Getting ready for the Super Bowl. My recommendation is two growlers from Berryessa Brewing, including their new Couch Potato IPA. My prediction on the Super Bowl is to take the OVER on the parlay card and look for Tom Brady to get ring #6- Patriots 36 Rams 21

Have a safe weekend.

 

John


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Friday Update on January 25, 2019

All,

A quick update on the many initiatives and projects I have on my desk:

  • Interview and Selection for Fire Chief: We have decided to conduct formal interviews with internal candidates to fill the job of Fire Chief for Winters Fire. The process will include a dual interview panel including a “Technical Interview” with Fire and City Management professionals and a “Community Panel” which will include persons from the community who do business with Winters Fire. This will occur in mid February and we will plan on an appointment by early March.
  • Economic Development Committee Report and Recommendations: The draft is in circulation with the Economic Committee and we should have the report completed within the next 10 working days. We will then schedule a workshop for presentation in February.
  • Winters Housing Element Update: The City’s General Plan Housing Element expires in October of 2020, thus we need to begin the process for the update. This will include the hire of a consultant and a process of preparation. We will work toward having the request for proposals for a consultant out by April of 2019.
  • Greater Winters Community Wildfire Protections Plan: Through a grant with CalFire, Winters Fire has been working with residents of Golden Bear Estates, Positas Rd and other key stakeholders such as Audubon California on a wildfire protection plan. So far, the process has been exceptional and they are working toward a draft which should be ready for public review in March.
  • General Plan “refresh”: A key goal for 2019 is to take the City’s General Plan and update various sections to make it easier to read, include more graphics and goals and to essentially make it a more transparent document in compliance with State goals for General Plans. The City has received a $100k grant and will look to hire a consultant to facilitate a “refresh” of our overall plan. To see our overview and status on the City website, click HERE.
  • Monthly General Plan Updates: Starting on February 5, the City Council will be getting a monthly update on each of the City’s nine (9) General Plan Elements. February will include an overview of the Health and Safety Element.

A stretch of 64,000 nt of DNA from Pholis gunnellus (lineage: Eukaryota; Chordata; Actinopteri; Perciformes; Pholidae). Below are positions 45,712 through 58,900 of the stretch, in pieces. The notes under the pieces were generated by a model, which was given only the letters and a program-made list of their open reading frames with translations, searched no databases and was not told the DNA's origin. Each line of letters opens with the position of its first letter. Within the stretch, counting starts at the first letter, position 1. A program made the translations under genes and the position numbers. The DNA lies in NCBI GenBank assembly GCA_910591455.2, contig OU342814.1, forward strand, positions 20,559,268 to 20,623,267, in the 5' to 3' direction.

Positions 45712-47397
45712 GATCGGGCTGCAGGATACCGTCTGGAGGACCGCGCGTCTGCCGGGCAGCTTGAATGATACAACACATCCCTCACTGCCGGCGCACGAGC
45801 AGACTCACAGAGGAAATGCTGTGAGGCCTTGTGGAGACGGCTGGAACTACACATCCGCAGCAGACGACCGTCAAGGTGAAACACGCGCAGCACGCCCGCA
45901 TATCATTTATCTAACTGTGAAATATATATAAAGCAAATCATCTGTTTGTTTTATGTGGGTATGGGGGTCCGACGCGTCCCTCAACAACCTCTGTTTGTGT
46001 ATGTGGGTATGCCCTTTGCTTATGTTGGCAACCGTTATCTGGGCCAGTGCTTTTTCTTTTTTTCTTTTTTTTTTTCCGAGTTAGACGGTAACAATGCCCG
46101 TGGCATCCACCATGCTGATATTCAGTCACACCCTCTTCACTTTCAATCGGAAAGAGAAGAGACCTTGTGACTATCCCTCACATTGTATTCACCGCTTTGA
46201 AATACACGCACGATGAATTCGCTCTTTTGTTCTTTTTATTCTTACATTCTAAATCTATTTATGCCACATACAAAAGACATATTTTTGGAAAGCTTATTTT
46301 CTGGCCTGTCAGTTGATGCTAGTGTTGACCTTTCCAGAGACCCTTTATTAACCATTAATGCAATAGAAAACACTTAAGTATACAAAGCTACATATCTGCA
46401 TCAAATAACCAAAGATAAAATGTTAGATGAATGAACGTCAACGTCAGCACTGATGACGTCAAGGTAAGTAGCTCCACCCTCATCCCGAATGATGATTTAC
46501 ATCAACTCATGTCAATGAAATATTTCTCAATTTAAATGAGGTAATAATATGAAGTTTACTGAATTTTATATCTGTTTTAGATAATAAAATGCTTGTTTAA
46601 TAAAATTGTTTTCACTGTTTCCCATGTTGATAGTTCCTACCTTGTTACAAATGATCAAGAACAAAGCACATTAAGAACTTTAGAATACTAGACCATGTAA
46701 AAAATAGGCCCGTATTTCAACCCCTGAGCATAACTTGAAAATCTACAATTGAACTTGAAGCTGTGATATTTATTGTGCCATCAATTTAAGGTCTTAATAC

• Succession Planning: The City has some key retirements on the horizon. This means the need to hire and replace some key personnel. Look for an extensive discussion of this topic at one of the upcoming Strategic Planning Workshops.

A quick status on some key projects coming soon:

  • First Street Parking Lot: A new Downtown Parking Lot will be constructed to support the Downtown Hotel and increase public access. The City calendar has us starting on this project in March and it will bring an additional 38 spaces.
  • Flood Plan Update: An update to the flood master plans covering the north area of the City is in development.
  • Three Oaks Park: As part of the new housing projects being developed, an 11 acre linear park will be developed named “Three Oaks Park”. The project will be developed in three phases and will include picnic areas, playgrounds, grass play areas, dog parks and a community garden. Infrastructure plans are due in 2019 with construction beginning in 2020.
  • City Hall Annex Remodel: A key project at City Hall will be to make it more accessible to residents. In 2017, half of the former fire/police station was remodeled to include a new conference room. Staff is currently working on plans to add additional office space into the other half of the building and move certain administrative offices into that location to ease the ability of folks to do business with the City. Look for this project in 2020.

Have a nice weekend.

John